CHARLESTON, W.Va. — Rainfall that descended across West Virginia as Tropical Depression Ida swept through the state caused scores of small streams to rise out of their banks, triggered dozens of slides that temporarily blocked roads and uprooted enough trees to leave 11,000 homes and businesses without power.
But it could have been much worse.
Widespread rainfall totals of 2 to 4 inches, and up to 6 inches in isolated areas with exceptionally heavy downpours, along with damaging winds and a tornado or two were considered possible prior to the storm’s arrival. Gov. Jim Justice on Tuesday issued a State of Emergency proclamation for the entire state, authorizing an initial activation of up to 60 National Guard troops.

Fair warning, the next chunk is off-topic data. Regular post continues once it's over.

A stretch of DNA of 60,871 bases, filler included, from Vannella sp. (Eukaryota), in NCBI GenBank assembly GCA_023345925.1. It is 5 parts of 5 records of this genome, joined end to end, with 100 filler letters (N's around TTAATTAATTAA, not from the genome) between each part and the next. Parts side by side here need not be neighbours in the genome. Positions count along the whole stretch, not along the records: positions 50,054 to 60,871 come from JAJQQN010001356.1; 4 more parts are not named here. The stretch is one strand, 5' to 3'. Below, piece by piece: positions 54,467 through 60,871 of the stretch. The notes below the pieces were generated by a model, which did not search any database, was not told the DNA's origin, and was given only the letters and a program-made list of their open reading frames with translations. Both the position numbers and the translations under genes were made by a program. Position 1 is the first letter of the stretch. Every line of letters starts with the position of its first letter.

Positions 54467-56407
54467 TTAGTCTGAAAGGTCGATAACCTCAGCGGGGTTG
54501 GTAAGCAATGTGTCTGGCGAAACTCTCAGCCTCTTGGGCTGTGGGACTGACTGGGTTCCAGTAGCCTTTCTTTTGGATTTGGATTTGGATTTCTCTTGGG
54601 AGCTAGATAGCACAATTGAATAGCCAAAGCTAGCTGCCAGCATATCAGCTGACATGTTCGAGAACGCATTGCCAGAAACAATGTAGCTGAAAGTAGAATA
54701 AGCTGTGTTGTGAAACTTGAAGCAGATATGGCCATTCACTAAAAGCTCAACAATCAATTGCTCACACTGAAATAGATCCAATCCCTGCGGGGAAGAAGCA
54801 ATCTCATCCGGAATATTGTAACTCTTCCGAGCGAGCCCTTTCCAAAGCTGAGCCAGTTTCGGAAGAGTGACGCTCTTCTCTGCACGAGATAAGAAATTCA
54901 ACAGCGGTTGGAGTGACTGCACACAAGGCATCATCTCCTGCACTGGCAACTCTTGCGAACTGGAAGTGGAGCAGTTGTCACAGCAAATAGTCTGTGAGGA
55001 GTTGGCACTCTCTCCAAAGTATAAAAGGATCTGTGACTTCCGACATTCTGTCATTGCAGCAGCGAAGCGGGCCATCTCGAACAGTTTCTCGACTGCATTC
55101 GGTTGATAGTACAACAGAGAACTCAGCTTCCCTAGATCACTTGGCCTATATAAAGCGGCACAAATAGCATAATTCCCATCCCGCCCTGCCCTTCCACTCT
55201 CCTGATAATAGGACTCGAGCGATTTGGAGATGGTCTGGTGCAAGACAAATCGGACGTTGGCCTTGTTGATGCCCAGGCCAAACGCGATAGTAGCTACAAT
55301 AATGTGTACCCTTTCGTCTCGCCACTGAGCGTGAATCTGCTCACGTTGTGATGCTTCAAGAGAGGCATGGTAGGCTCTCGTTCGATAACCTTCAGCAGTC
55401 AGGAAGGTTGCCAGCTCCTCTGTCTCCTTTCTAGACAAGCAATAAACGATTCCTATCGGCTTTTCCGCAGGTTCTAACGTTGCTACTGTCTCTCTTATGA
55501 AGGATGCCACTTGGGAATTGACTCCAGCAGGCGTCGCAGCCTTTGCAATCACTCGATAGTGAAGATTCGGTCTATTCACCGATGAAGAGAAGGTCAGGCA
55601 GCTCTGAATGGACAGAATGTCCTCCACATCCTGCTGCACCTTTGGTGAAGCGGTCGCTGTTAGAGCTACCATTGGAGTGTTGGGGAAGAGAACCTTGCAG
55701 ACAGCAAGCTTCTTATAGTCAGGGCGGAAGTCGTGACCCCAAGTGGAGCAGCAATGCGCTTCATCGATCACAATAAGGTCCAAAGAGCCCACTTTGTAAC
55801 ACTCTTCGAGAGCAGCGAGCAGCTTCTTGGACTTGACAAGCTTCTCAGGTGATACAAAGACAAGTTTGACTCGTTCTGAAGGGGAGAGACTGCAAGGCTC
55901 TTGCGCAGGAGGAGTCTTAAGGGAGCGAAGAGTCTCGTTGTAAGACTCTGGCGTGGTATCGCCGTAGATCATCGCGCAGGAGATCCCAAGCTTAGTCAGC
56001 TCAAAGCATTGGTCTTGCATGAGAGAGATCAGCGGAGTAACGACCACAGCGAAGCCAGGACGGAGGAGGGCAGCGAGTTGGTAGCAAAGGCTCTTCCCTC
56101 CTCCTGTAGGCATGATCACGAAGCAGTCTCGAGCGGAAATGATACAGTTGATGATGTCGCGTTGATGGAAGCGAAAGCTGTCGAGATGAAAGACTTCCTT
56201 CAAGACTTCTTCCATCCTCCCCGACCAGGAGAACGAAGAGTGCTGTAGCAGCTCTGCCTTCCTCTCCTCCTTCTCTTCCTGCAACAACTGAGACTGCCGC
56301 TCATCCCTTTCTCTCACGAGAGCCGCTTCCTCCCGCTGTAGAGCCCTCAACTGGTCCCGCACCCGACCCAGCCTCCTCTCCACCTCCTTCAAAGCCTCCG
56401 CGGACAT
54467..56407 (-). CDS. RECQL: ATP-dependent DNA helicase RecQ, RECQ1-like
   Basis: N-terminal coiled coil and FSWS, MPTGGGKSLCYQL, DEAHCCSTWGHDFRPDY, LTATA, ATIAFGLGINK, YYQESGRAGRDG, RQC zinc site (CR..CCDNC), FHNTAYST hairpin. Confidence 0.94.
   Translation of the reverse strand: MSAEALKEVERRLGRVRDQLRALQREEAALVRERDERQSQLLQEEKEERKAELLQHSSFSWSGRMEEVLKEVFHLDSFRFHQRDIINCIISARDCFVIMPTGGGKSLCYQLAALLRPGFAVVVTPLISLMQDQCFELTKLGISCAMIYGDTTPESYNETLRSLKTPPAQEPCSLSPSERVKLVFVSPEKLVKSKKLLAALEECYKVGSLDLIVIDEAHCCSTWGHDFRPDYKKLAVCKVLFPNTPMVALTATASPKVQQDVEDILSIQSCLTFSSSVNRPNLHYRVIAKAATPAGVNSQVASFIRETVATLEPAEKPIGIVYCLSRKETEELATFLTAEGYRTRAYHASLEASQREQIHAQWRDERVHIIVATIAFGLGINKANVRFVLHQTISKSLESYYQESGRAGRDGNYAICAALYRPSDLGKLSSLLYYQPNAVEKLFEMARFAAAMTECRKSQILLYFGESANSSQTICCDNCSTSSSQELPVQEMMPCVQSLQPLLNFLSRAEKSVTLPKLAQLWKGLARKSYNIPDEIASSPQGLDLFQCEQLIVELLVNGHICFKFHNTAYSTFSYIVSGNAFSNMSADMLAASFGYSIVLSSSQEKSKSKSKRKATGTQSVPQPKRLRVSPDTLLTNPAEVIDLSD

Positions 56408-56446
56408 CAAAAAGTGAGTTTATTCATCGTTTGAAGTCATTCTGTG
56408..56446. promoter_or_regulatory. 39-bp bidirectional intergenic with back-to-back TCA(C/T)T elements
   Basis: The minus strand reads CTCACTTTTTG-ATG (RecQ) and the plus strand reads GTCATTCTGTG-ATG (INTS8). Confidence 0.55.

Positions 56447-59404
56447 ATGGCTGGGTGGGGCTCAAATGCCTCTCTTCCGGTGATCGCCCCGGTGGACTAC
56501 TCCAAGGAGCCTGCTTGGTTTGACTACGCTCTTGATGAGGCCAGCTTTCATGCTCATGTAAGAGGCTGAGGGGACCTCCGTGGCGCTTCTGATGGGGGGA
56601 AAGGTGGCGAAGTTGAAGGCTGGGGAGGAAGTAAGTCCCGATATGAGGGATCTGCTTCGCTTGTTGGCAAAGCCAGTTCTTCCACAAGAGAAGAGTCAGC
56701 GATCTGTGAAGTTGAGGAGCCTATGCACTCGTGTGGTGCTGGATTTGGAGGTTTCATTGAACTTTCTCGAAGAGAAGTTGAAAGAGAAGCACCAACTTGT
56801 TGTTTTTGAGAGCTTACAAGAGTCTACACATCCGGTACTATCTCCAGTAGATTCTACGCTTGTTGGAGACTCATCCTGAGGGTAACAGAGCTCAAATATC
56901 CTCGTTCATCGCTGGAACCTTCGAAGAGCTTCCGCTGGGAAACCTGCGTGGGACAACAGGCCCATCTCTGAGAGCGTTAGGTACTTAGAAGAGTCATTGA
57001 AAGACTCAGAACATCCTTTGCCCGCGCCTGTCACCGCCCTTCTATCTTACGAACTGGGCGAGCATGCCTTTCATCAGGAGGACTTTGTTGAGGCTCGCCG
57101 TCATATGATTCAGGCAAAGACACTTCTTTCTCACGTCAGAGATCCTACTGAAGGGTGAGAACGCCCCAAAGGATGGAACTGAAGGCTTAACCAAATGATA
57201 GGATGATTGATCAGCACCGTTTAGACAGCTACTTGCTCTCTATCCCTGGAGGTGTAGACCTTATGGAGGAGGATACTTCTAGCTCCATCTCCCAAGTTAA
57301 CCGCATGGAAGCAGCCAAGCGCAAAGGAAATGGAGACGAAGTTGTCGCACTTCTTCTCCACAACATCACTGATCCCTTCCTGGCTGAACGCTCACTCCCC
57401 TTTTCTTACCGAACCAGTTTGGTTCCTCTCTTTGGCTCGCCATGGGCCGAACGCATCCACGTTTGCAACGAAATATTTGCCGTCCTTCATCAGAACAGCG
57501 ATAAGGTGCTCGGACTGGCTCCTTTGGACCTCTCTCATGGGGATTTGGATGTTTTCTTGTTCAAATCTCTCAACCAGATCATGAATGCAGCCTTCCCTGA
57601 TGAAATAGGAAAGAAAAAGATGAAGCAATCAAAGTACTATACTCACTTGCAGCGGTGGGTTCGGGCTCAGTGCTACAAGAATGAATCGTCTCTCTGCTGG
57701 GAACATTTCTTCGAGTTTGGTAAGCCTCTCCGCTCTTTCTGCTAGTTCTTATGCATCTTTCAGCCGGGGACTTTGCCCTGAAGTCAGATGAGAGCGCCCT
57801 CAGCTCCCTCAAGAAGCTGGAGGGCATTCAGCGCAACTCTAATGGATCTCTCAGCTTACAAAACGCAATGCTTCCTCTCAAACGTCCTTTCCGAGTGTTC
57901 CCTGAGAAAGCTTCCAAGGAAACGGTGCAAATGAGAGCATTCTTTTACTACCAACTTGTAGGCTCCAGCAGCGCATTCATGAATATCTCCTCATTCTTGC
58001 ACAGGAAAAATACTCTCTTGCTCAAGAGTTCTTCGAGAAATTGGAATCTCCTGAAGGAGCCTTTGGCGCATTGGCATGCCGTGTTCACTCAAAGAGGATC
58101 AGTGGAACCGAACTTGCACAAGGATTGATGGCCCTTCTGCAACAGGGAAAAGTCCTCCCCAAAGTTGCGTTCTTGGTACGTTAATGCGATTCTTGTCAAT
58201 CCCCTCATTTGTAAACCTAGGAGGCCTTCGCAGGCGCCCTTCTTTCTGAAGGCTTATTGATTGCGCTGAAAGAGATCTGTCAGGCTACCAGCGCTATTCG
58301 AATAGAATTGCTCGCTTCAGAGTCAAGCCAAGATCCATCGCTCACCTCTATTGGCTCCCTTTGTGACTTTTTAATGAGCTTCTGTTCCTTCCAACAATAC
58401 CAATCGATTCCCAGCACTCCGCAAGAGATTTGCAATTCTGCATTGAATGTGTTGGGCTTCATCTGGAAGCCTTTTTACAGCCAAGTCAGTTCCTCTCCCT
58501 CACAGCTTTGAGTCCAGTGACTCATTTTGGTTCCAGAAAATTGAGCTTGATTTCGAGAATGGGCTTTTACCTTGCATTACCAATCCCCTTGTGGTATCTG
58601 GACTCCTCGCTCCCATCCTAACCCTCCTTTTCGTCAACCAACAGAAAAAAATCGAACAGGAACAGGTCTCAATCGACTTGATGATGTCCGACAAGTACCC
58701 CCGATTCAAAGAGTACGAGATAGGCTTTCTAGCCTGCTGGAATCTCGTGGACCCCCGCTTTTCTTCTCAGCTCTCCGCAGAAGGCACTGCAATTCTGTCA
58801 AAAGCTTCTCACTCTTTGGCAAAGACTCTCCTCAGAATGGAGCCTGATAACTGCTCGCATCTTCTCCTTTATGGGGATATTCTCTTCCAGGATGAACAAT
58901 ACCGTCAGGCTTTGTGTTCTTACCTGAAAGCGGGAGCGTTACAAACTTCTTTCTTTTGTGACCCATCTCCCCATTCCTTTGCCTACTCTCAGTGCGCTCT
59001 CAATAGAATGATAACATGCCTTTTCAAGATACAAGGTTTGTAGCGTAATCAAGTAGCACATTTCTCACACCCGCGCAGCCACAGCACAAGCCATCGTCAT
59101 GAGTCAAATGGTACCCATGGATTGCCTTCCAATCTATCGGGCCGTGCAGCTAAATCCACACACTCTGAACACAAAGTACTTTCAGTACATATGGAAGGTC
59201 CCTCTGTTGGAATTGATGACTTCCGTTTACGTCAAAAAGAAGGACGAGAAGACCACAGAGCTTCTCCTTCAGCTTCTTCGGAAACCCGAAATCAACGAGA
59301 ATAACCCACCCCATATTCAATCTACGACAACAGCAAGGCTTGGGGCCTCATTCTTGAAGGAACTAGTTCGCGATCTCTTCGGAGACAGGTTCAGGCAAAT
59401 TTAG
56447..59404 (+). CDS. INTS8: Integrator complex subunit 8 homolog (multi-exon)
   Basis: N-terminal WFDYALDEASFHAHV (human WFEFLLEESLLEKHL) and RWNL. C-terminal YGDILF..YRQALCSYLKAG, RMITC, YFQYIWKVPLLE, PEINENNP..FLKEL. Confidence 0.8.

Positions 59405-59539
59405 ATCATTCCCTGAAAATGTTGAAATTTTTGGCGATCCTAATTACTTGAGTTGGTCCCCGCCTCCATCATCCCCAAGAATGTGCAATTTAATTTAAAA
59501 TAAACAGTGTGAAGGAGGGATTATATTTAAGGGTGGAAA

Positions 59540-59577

As it turned out, most of the state received less than 2 inches of rain, while a relatively narrow corridor of storm activity stretching northeastward from Logan to Preston County bore the brunt of Ida’s output — 3 to a bit more than 4 inches of rain…